IoTeX, a Blockchain Startup, Turns Cryptocurrency Hype into Donations for Charity

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IoTeX’s second Charity Program raises money to foster the next generation of blockchain “hackers”

We are excited to join DoraHacks on their mission to support the hackers of today, which we believe will be the future innovators of the blockchain industry.

Crowdsourcing to raise money for charities is nothing new, but IoTeX is utilizing a new approach to redirect cryptocurrency hype towards charitable donations, while also rewarding those who donate. IoTeX, a startup building privacy-centric blockchain infrastructure for the Internet of Things (IoT), recently completed their second Charity Program, where those who donated were given ‘tokens of appreciation’ by IoTeX. Jing Sun, co-founder of IoTeX, said, “we are grateful for our incredible global community that participated in IoTeX’s Charity Program. IoTeX is proud to support the broader blockchain ecosystem, and knowing our community is by our side makes it even sweeter.”

IoTeX’s first Charity Program in March to support the Ethereum Foundation was met with resounding support from IoTeX’s community, and their second Charity Program was no different. IoTeX raised over 140 ETH to support DoraHacks, China’s largest hackathon organizer and developer community, which will use the donations to reward hackers that successfully complete projects on real-world blockchain and IoT problems suggested by the IoTeX team. In addition, IoTeX will serve as mentors and judges in upcoming hackathons, and will also donate IoT hardware devices for hackers to incorporate into their projects.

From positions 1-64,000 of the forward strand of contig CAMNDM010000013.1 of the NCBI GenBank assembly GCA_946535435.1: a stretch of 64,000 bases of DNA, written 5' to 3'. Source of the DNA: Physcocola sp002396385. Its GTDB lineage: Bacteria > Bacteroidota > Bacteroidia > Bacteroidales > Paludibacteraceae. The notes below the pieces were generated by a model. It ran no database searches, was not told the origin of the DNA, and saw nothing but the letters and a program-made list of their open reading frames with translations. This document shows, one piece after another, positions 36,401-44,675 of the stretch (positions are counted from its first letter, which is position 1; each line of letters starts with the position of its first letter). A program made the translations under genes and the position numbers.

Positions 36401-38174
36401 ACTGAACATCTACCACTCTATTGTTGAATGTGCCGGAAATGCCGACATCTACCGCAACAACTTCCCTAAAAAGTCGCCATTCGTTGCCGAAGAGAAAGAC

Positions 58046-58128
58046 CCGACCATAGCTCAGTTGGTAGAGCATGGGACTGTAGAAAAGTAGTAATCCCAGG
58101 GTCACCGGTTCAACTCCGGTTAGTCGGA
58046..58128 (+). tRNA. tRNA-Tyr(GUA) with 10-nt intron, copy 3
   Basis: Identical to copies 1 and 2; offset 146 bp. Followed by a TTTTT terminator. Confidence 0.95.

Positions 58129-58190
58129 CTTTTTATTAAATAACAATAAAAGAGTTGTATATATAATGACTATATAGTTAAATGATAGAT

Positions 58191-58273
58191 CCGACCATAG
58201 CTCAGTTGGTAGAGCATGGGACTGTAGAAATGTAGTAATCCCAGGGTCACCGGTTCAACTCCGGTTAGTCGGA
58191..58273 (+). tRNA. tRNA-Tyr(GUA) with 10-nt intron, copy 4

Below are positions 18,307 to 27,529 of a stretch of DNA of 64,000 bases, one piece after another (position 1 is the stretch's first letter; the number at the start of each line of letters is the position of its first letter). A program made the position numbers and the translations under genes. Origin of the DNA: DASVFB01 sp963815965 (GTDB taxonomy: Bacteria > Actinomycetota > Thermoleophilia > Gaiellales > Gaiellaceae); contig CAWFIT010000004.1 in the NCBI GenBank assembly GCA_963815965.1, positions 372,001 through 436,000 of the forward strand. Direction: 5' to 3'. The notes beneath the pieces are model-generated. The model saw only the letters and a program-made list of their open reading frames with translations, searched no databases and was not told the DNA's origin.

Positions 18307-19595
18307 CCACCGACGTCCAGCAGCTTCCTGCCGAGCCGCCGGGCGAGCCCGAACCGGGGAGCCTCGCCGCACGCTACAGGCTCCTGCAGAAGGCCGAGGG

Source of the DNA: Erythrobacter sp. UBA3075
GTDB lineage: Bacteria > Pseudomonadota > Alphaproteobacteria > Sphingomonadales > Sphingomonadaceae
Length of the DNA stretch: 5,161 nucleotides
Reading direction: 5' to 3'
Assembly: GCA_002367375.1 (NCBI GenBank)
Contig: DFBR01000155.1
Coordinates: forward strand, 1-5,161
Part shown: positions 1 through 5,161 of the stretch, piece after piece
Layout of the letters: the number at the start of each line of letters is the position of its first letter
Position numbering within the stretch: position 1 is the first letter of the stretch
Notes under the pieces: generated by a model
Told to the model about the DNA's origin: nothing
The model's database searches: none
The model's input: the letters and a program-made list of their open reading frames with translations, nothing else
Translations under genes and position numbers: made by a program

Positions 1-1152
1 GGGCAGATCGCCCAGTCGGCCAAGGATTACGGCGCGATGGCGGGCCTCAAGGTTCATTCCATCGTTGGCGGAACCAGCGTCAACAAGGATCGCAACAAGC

“In our first Charity Program, we donated to the Ethereum Foundation, the pioneers of blockchain who paved the way for companies like IoTeX to innovate.” said Raullen Chai, co-founder of IoTeX. “This time, we chose to donate to a different but equally important population: the next generation of blockchain and IoT developers.”

Many former “DoraHackers” have already gone on to start and lead successful blockchain startups. This year, DoraHacks will leverage their unique ability to build deep-rooted developer communities to expand globally to 10 countries, including the USA, South Korea, Japan, and England. To provide transparency into how donations are dispersed around the world, IoTeX and DoraHacks will publish the donation recipients on their websites, as well as their respective technical code on Github. Furthermore, the flow of funds from IoTeX donors’ to DoraHacks’ to “DoraHackers’” cryptocurrency wallets will be verifiable, thanks to the traceability and immutability of blockchain transactions.

“One of the most important, but often absent, aspects of giving to charity is knowing how your donations are used”, said Qevan Guo, co-founder of IoTeX. “We are glad to be able to inform our community of the innovative projects funded by their donations and will use transaction traceability, a native benefit of blockchain technology, to ensure full transparency in our Charity Program.”

Following their initial “StoneVan” code release in April, IoTeX will unveil their second code release (Testnet Alpha) in June, which will include innovative features developed fully in-house such as their Roll-DPoS consensus mechanism and lightweight, dual-key stealth addresses. While the IoTeX team pushes forward on their ultimate goal of “connecting the physical world, block by block”, it is clear that they will never forget to support the broader blockchain ecosystem, as IoTeX will be holding several more Charity Programs in the coming months.

About IoTeX

IoTeX is the auto-scalable and privacy-centric blockchain infrastructure for the Internet of Things (IoT). IoTeX’s global team is comprised of Ph.Ds in Cryptography, Distributed Systems, and Machine Learning, top tier engineers, and experienced ecosystem builders. IoTeX is developing several in-house innovations to push the frontier of blockchain 3.0, including a blockchain-in-blockchain architecture for heterogeneous computing, lightning fast Roll-DPoS consensus mechanism, and lightweight privacy-preserving techniques, to bring autonomous device coordination to the masses.

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Larry Pang
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